Bangladesh no longer occupies the top position in the TI's list of worst corruption-affected countries as in 2001-2005. In the 2017 index, it was at the 17th position, though with a score of only 28 percent; a long distance remains to be covered only to reach the global average of 43 percent when Bangladesh could claim to have been able to moderately control corruption. In the meantime, we embarrassingly remain at the second worst position in South Asia after only Afghanistan.
The 2018 national household survey conducted by TIB showed that more than two-thirds of the respondents were victims of corruption while receiving various services. More depressingly, sectors that are mandated to control violations of law, such as law enforcement agencies, topped the list of most corrupt sectors. Over 89 percent of those forced to make unauthorised payments for services reported that they did so because services are unavailable without bribery.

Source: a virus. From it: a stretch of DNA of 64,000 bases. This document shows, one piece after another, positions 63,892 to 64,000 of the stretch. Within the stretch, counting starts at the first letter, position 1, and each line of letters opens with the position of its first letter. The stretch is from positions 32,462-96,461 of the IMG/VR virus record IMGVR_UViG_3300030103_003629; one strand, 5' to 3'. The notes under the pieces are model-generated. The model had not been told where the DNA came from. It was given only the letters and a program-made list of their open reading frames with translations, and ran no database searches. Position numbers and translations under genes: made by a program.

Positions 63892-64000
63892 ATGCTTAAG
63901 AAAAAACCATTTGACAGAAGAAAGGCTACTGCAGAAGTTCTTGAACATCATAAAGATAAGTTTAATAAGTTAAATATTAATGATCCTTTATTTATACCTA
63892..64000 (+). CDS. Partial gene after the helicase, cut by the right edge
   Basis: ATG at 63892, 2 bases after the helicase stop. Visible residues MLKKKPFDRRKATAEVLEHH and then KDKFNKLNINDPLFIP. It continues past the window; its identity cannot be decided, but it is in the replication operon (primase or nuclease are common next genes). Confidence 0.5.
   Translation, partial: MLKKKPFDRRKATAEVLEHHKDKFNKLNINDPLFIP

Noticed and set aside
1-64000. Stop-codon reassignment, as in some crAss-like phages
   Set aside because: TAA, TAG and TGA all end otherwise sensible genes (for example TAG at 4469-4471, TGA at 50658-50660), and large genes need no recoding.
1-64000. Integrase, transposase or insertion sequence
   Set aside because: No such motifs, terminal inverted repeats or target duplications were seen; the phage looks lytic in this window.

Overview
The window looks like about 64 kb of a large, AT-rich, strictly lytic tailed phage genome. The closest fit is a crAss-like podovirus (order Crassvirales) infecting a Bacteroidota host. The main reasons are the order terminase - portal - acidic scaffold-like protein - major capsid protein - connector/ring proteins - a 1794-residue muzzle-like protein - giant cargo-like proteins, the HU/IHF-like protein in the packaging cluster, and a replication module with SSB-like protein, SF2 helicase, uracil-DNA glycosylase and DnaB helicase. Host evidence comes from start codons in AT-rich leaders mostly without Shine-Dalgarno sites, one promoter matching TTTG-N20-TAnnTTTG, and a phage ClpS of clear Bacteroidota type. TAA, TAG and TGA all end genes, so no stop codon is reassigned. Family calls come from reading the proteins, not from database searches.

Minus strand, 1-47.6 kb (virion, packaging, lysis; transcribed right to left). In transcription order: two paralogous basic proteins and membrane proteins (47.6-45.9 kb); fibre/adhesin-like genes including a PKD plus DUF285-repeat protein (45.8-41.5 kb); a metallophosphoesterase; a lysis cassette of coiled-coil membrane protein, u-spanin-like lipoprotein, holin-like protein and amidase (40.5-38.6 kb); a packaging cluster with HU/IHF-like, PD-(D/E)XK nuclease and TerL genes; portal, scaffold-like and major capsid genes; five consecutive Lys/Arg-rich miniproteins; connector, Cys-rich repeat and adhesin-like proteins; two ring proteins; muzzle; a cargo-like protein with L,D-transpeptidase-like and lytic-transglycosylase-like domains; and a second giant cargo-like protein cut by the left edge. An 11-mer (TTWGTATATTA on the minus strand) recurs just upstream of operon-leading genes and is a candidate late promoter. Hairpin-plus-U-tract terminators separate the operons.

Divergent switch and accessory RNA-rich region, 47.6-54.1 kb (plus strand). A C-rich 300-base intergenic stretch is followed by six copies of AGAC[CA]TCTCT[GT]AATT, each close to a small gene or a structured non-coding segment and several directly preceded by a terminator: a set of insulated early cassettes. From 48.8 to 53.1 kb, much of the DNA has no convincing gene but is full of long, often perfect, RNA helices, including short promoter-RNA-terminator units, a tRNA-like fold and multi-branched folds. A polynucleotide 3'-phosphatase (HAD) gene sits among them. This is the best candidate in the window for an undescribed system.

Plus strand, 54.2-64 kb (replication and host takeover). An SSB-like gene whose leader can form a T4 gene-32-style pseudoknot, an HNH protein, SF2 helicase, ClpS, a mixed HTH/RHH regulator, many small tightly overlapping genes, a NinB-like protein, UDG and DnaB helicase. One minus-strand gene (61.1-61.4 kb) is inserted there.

If Bangladesh could moderately control corruption, its annual GDP growth could be at least 2-3 percent higher. Corruption causes plunder of resources by few as symbolised by the banking sector. Thanks to the inherent linkage of political zero-sum game with the opportunity to abuse power, corruption destroys the level playing field in public space including elections, employment and professional opportunities, public contracting, access to public services, etc. It distorts competitive business and investment environment bedeviled by conflict of interest. Above all, it erodes trust in government and politics.
Corruption is also a multi-trillion-dollar global scandal involving illicit transfers of corrupt money in which Bangladesh has been prominent as a key client in global destinations like Swiss banks and other leading financial centres. Bangladeshi interests are aplenty in offshore addresses like those listed in Panama Papers and Paradise Papers as well as other locations like "Begum Para" of Canada or "Second Home" of Malaysia, not to speak of other conventional destinations like Hong Kong, Singapore, London, New York and the like. No less important are transfers by foreign employees or consultants illegally employed in various trades especially from neighbouring India who are practically stealing billions.